"... Monetary policy shocks have a large impact on aggregate stock market returns in narrow event windows around press releases by the Federal Open Market Committee. A one percentage point higher than expected Federal Funds rate leads to a drop in the stock market by 4 percentage points within a 30 minut ..."
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Monetary policy shocks have a large impact on aggregate stock market returns in narrow event windows around press releases by the Federal Open Market Committee. A one percentage point higher than expected Federal Funds rate leads to a drop in the stock market by 4 percentage points within a 30 minutes event window. We decompose the overall event into a direct (demand) effect and an indirect (network) effect using spatial autoregressions. We use the empirical inputoutput structure from the Bureau of Economic Analysis to construct a spatialweigthing matrix. We attribute 50 % to 85 % of the overall effect to indirect effects. The effect is robust to different sample periods, event windows, type of announcements, and is symmetric in the shock sign. We rationalize our findings in a simple model with intermediate inputs. Our findings indicate that production networks might not only be important for the propagation of idiosyncratic shocks but might also be a propagation mechanism of monetary policy to the real economy.
Working Paper Series The great collapse in
, 1833
"... Note: This Working Paper should not be reported as representing the views of the European Central Bank (ECB). The views expressed are those of the authors and do not necessarily reflect those of the ECB This paper studies the great collapse in value added trade using a structural decomposition anal ..."
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Note: This Working Paper should not be reported as representing the views of the European Central Bank (ECB). The views expressed are those of the authors and do not necessarily reflect those of the ECB This paper studies the great collapse in value added trade using a structural decomposition analysis. We show that changes in vertical specialisation accounted for almost half of the great trade collapse, while the previous literature on gross trade has mainly focused on final expenditure, inventory adjustment and adverse credit supply conditions. The decline in international production sharing during the crisis may partially account for the observed decrease in global trade elasticities in recent years. Second, we find that the drop in the overall level of demand accounted for roughly a quarter of the decline in value added exports while just under one third was due to compositional changes in final demand. Finally, we demonstrate that the dichotomy between services and manufacturing sectors observed in gross exports during the great trade collapse is not apparent in value added trade data.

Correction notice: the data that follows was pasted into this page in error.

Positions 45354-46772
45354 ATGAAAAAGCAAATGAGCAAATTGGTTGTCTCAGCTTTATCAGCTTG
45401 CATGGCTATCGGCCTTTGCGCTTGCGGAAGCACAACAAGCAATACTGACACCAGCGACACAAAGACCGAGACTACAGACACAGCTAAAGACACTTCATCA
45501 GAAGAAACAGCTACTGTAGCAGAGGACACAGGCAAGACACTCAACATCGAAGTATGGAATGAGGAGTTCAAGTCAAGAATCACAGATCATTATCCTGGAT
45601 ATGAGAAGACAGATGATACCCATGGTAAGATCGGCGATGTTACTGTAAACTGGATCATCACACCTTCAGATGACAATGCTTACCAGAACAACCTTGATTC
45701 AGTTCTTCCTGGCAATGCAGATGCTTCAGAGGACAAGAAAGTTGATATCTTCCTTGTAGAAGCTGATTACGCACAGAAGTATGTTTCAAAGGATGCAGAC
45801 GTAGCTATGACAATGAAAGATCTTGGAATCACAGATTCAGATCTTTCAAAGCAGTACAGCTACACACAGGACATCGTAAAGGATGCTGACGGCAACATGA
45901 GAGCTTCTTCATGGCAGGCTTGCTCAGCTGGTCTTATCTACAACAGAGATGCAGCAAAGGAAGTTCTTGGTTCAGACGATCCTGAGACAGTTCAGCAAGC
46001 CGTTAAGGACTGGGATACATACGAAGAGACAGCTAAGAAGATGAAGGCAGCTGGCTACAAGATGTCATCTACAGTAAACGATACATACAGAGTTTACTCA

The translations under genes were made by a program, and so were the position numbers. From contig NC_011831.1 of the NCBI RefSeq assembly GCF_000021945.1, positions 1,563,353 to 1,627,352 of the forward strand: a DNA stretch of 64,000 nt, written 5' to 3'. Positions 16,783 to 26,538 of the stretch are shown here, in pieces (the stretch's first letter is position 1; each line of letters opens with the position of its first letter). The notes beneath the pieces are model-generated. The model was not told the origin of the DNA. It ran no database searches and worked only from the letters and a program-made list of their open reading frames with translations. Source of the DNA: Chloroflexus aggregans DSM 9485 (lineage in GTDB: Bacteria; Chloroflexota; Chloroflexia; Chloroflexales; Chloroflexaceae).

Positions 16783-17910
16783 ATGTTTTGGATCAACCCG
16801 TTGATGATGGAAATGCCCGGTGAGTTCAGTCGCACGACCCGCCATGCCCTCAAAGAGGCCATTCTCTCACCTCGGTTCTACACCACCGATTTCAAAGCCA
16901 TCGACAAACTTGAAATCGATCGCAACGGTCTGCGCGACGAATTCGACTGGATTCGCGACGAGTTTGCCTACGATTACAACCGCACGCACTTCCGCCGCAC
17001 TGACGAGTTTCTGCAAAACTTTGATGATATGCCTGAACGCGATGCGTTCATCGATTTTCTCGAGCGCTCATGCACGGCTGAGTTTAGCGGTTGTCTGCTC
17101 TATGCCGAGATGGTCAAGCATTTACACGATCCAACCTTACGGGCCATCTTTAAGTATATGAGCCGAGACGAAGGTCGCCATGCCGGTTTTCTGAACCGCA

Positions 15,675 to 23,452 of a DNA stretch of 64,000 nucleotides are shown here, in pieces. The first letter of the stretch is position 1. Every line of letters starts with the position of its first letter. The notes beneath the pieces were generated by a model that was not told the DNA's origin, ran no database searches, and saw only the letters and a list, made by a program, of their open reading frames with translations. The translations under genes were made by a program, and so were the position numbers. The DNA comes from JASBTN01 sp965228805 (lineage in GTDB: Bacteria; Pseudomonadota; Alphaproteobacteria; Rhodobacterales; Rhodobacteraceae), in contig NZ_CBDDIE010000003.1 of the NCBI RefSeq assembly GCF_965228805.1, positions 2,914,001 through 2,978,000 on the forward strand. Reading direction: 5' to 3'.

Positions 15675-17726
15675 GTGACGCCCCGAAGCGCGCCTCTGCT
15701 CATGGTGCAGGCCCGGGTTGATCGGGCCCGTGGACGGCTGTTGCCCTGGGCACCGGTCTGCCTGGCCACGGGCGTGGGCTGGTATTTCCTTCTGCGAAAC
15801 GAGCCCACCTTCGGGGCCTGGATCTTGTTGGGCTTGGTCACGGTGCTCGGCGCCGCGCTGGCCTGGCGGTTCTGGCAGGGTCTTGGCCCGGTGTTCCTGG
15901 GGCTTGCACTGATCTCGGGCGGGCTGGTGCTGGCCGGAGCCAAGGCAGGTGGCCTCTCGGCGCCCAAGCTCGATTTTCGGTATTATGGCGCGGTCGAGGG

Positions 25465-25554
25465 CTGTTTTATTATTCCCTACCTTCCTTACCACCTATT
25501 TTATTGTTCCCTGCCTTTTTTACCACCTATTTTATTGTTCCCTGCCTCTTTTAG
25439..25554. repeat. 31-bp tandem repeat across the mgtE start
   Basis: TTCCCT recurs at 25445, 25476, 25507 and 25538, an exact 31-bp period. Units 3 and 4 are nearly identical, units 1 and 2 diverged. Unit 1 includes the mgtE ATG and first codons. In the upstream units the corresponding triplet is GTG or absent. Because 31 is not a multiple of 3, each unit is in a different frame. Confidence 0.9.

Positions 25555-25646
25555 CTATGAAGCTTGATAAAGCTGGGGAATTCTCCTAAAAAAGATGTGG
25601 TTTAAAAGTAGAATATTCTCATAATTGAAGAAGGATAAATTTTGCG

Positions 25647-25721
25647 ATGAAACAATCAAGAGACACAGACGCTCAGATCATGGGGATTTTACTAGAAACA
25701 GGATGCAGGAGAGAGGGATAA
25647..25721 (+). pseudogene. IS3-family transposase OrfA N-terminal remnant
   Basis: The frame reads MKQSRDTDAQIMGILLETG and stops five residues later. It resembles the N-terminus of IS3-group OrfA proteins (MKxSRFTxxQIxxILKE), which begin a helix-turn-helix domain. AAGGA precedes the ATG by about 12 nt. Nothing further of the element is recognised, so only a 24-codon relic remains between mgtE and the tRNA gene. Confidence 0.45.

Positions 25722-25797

Intermediation and Voluntary Exposure to
, 2013
"... I develop a model of financial sector in which endogenous intermediation among debt financed banks generates excessive systemic risk. The central idea is to explore the possibility that certain financial institutions are able to use their lending and borrowing decisions to tilt the division of surpl ..."
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I develop a model of financial sector in which endogenous intermediation among debt financed banks generates excessive systemic risk. The central idea is to explore the possibility that certain financial institutions are able to use their lending and borrowing decisions to tilt the division of surplus in their own favor through capturing intermediation spreads, even if the implied change in the structure of financial system hurts the total surplus of the economy. The paper predicts that there is excessive connection among banks who make risky investments and too little connection among those who mainly provide funding. Inefficiency arises because the financial institutions who intermediate among other institutions are exposed to excessive counterparty risk: replacing them with certain other banks mitigates the extent of failure when it is inevitable without hurting the optimal level of investment. In equilibrium, intermediators choose to over expose themselves to other risky banks and suffer the cost of failure due to contagion if they absorb enough rents when they survive.